What Happens When Intelligence Agencies Lose Faith in the President?
Carlos Barria / Reuters
American military and intelligence agencies must assume from now on that the president of the United States is a security risk. He cannot be trusted to protect state secrets.
In a parliamentary system, a head of government who did what Donald Trump has done would already have resigned. There is no sign of that from the 45th president. Instead, the remainder of the U.S. government must cope with a president who has proven himself unable to understand the significance of the secrets shown him—proven himself a compulsive blurter and blabber—and added new urgency to the fear that he is somehow under the thrall of Russia.
Would the president have so abjectly tried to impress representatives of any other country? He blabbed because he bragged, and he bragged because he values Russia’s and Putin’s goodwill so bizarrely much. As the economist Justin Wolfers noted, if officials had not revealed the truth to the media, the Russians would now genuinely have damaging kompromat on Trump: the secret of a dereliction of duty that would have gotten anybody else in government fired, if not indicted.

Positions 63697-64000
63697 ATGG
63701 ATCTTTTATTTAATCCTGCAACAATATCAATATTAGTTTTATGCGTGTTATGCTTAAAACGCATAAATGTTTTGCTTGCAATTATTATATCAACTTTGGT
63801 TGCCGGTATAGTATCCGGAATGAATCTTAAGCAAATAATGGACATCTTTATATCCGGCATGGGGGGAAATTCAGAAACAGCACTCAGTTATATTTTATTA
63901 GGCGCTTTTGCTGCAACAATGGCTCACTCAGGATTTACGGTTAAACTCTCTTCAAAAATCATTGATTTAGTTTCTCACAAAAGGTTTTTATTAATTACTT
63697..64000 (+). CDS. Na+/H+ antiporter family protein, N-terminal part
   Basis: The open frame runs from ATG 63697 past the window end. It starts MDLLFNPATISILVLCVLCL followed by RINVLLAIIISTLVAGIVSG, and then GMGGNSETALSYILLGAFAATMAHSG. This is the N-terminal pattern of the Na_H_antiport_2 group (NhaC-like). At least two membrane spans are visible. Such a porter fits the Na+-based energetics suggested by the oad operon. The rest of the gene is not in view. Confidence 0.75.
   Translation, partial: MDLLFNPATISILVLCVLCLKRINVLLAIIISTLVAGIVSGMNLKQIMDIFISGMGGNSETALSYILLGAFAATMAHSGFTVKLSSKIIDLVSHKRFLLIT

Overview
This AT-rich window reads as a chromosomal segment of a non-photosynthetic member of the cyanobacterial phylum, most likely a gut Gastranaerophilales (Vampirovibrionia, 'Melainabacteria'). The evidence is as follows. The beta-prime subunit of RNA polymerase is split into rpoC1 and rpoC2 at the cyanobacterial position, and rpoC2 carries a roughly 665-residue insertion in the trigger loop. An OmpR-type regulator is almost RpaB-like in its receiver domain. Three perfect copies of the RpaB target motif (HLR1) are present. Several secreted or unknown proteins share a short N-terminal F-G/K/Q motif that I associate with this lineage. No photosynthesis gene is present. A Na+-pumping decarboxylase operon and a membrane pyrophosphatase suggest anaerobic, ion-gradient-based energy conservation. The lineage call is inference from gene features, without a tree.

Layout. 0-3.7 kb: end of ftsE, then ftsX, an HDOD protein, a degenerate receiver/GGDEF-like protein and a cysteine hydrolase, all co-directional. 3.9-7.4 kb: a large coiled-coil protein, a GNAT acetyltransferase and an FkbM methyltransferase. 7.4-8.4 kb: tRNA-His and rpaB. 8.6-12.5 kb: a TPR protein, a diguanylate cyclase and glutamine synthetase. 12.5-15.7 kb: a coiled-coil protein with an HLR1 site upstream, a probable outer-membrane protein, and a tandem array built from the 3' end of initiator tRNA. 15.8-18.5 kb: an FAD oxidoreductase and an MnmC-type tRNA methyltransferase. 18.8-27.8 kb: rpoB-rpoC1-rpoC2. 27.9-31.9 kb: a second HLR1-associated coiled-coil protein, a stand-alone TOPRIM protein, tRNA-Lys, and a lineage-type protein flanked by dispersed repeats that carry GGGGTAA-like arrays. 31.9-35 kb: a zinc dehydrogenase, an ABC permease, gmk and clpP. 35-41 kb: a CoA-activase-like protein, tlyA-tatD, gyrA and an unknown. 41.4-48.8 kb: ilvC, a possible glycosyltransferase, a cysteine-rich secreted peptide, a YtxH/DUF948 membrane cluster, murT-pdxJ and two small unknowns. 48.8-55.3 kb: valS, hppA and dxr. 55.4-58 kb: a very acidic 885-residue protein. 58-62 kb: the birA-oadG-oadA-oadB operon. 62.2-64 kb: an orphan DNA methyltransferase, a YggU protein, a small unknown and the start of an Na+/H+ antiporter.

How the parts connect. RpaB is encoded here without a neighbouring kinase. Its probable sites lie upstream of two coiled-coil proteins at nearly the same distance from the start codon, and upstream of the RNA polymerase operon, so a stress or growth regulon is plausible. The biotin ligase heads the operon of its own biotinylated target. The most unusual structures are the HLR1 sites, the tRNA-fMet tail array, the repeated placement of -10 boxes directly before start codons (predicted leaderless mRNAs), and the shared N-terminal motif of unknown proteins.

So what happens now?
When officials at one agency of government become convinced that another cannot be trusted to preserve secrets, they slow the flow of information to that agency. Can they do that when the distrusted agency is the White House; the distrusted person, the president of the United States?
The president can never be cut out of the information loop altogether. But consider how little information Trump wants in the first place. He is satisfied with single pagers dotted by colorful bullet points. If that is all he uses, maybe it’s better for everybody to hold back information he could possibly misuse?
Or maybe the sterilization will happen inside the White House itself. The National Security Council staff, formerly tasked to integrate the presidency and the government, could find a new rule: quarantining the president from the government.
If so, they’ll be averting one immediate danger by creating another for the longer term: They will be rerouting the government of the United States around its constitutional head. Unelected staff will decide what the elected president can safely be allowed to know.
It’s understandable why conscientious professionals would take such measures. Yet consider the troubling consequence of that decision. The security aspects of government would slip away from political control—for reasons that might seem necessary in the short run, but could be hard to reverse in the longer term. Donald Trump promised to shake up Washington. And what is being shaken is the trust of those who must carry out his orders. Someone has to be ultimately in charge of the national-security portions of the U.S. government. After this week, it may become a lot harder to identify precisely who that someone is.